The U.S. Environmental Protection Agency's announced final volumes for the Renewable Fuel Standard Wednesday, sparked a flurry of reaction, filling up the inbox at warp speed.
After the EPA announced its proposal last spring biofuels and agriculture groups made a case during the public comment period that the implied volumes for corn-based ethanol should be at 15 billion gallons and not the proposed 14.8.
Of course, there's no way to include all of the reaction into a single story, so here's how numerous interests responded:
Iowa Gov. Terry Branstad-
"I am very encouraged that the EPA has decided to increase its conventional renewable fuel volume requirement to the levels set by Congress for 2017, putting the program back on the right track," Branstad said. "Although the biodiesel numbers did not grow as much as the industry advocated, I understand that biodiesel is best positioned to compete for increased volumes in the increased advanced biofuels category. Federal decisions have led to unnecessary uncertainty in agriculture and the biofuels industry the last few years. In this week of Thanksgiving, Iowans should generally be thankful that our nation is moving back toward a robust RFS that is vital to the revitalization of rural America."
Iowa-based biodiesel company Renewable Energy Group President and Chief Executive Officer Daniel J. Oh-
"While our industry has shown that higher volumes of biomass-based diesel can and will be produced and consumed, this final rule elevates the growth trajectory for our cleaner, lower carbon intensity advanced biofuel," he said. "Biomass-based diesel will continue to lead the way. We appreciate the support of those at the EPA, many others throughout the administration and our bipartisan champions on Capitol Hill who all helped make this possible."
Iowa Sen. Charles Grassley-
"This announcement is good news for Iowa, and in particular corn ethanol producers," he said. "While more work needs to be done to increase levels for biodiesel, this is the first time that the EPA has reached the statutory level for traditional corn ethanol. This achievement marks significant progress for renewable energy and is a tribute to Iowa's clean energy leadership."
National Chicken Council President Mike Brown-
"Ethanol exports add nothing to U.S. energy security and the RFS is not being administered in keeping with Congressional intent," he said. "The RFS bureaucracy has taken on a life of its own and it is time for Congress to stop this runaway train. American chicken producers are only one drought, flood or freeze away from another crisis. The RFS has cost our industry $59 billion more in feed costs since it was implemented."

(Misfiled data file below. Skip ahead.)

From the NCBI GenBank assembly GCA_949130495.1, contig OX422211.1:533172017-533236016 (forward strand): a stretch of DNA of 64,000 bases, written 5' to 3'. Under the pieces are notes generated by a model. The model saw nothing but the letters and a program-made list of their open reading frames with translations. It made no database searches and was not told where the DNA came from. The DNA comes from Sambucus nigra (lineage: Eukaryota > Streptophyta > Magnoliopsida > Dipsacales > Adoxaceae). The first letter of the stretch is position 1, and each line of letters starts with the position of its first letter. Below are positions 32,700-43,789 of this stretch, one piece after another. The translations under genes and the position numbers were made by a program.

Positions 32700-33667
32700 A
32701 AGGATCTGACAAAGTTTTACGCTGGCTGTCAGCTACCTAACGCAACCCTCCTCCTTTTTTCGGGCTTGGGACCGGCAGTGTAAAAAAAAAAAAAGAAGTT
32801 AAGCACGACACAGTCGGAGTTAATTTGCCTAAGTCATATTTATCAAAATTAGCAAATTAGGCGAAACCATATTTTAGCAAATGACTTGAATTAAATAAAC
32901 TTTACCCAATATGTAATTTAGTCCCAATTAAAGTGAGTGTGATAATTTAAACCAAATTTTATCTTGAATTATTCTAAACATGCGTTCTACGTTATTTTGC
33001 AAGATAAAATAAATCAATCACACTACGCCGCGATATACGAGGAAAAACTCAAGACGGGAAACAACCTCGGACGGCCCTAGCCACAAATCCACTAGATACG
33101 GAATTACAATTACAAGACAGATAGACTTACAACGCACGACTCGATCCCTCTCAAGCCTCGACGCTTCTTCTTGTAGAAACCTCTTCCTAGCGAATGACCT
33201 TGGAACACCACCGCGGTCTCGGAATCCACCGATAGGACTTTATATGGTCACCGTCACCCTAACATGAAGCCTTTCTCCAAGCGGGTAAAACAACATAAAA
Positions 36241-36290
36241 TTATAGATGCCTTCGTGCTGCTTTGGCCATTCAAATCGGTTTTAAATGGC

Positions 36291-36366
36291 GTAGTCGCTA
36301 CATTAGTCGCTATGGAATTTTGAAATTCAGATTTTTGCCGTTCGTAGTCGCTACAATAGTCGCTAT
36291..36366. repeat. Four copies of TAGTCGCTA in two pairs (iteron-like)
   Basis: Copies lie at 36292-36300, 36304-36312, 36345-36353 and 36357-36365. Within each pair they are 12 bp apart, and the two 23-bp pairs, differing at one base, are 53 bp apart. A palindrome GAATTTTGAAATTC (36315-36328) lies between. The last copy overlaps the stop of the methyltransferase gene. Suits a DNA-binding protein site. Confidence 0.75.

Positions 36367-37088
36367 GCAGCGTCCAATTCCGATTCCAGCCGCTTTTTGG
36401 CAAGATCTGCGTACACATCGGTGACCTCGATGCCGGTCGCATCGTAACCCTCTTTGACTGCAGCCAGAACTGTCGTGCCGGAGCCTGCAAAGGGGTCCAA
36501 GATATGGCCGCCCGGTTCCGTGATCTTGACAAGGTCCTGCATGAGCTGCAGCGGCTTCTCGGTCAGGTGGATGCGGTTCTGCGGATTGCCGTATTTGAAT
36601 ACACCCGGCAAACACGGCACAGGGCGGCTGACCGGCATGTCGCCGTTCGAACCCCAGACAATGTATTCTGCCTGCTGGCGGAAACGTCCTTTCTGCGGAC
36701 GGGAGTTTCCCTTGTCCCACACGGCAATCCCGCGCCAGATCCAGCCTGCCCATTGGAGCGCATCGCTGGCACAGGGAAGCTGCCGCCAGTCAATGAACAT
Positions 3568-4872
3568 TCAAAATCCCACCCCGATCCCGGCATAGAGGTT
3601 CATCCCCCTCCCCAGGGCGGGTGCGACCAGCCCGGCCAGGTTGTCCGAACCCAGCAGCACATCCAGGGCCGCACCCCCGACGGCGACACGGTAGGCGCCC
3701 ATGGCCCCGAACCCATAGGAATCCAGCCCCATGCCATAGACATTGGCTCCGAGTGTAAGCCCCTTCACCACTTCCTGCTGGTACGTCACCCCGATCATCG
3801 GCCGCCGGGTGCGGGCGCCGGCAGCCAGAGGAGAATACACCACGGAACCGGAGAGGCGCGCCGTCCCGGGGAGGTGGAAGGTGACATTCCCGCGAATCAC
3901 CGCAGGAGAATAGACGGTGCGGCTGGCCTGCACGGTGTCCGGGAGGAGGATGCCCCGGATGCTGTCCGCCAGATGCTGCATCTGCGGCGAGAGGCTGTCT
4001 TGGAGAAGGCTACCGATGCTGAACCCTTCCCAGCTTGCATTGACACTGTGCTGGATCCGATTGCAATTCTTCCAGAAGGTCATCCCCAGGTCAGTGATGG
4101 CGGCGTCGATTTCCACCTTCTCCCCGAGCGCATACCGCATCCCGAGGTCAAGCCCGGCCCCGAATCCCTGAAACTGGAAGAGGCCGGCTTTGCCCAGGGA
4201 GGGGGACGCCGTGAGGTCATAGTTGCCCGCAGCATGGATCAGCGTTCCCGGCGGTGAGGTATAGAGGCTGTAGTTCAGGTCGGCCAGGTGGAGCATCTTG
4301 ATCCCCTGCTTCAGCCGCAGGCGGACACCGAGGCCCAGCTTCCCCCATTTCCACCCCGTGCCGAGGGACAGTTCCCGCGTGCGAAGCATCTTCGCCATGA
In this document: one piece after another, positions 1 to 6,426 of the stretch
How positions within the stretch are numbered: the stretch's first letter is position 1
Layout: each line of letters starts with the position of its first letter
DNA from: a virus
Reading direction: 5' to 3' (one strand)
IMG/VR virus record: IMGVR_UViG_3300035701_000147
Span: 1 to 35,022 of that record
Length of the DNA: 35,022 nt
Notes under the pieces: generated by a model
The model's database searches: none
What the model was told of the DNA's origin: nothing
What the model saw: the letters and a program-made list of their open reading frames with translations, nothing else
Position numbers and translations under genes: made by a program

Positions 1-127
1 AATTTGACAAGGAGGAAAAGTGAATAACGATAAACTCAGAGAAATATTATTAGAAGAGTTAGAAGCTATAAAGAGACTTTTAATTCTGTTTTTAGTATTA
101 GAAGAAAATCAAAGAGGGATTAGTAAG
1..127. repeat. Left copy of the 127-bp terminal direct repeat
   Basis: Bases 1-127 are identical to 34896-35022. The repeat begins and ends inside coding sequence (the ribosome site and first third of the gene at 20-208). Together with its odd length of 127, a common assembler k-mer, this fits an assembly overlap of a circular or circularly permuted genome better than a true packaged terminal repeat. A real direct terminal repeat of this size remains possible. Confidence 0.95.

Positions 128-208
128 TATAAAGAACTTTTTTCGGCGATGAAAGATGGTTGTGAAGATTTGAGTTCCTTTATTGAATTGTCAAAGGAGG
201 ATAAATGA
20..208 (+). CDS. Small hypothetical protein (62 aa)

Biotechnology Innovation Organization Executive Vice President Brent Erickson-
"By abandoning its legally flawed reliance on general waiver authority as a basis for departing from statutory biofuels volumes requirements, EPA has sent a strong signal that it will support the biofuels industry and grow advanced and cellulosic biofuel production," he said. "BIO and its members welcome this change in course by EPA; today's rule adheres to Congress's intent in enacting the RFS statute and ends several years of instability in the RFS program."
Advanced Biofuels Business Council Executive Director Brooke Coleman-
"Administrator (Gina) McCarthy and her team deserve a lot of credit," he said. "Administrator McCarthy said they would get the RFS back on track and they did. It's a strong rule across the board and moves the conversation forward. We have moved past the imaginary blend wall. The biofuels industry continues to innovate. The merchant refiners saying they cannot comply with the RFS are now implementing cost-effective changes at their refineries to blend more renewable fuel. President-elect Trump will no doubt hear from a shrinking group of RFS naysayers, but I think he understands that the RFS is working, supports a strong manufacturing base across the country and reduces our dependence on foreign oil."
National Corn Growers Association President Wesley Spurlock-
"Today the EPA moved in the right direction by increasing the 2017 ethanol volume to statute," he said. "This is critical for farmers facing difficult economic times, as well as for consumers who care about clean air, affordable fuel choices, and lowering our dependence on foreign oil."
Sioux Falls, South Dakota,-based Poet Chief Executive Officer Jeff Broin-
"The grain ethanol industry is ready and able to meet its obligation under the Renewable Fuel Standard, and today's rule from the EPA reflects that reality," he said. "I commend the EPA on holding firm to the letter of the law despite enormous pressure from oil interests. These numbers reflect the intent of Congress in making homegrown, renewable biofuels a sizable portion of our transportation fuel supply."
Brian Jennings, executive vice president of the American Coalition for Ethanol-
"As more ethanol was blended with record-high consumption of gasoline this year, ACE urged EPA to increase the 2017 implied conventional biofuel volume to the statutory level of 15 billion gallons and we are very pleased EPA has agreed to do so," he said. "For the last couple of years, EPA has unfortunately sided with oil companies and refiners instead of rural voters to ‘ride the brakes’ on RFS blending volumes, relying on excuses such as the make-believe E10 ‘blend wall’ and lower gasoline use to reduce renewable fuel use below statutory levels. But we are supportive of the move to increase volumes for 2017 without a ‘blend wall’ excuse."
Read EPA's responses to public comments on the RFS here: http://bit.ly/…
Todd Neeley can be reached at firstname.lastname@example.org
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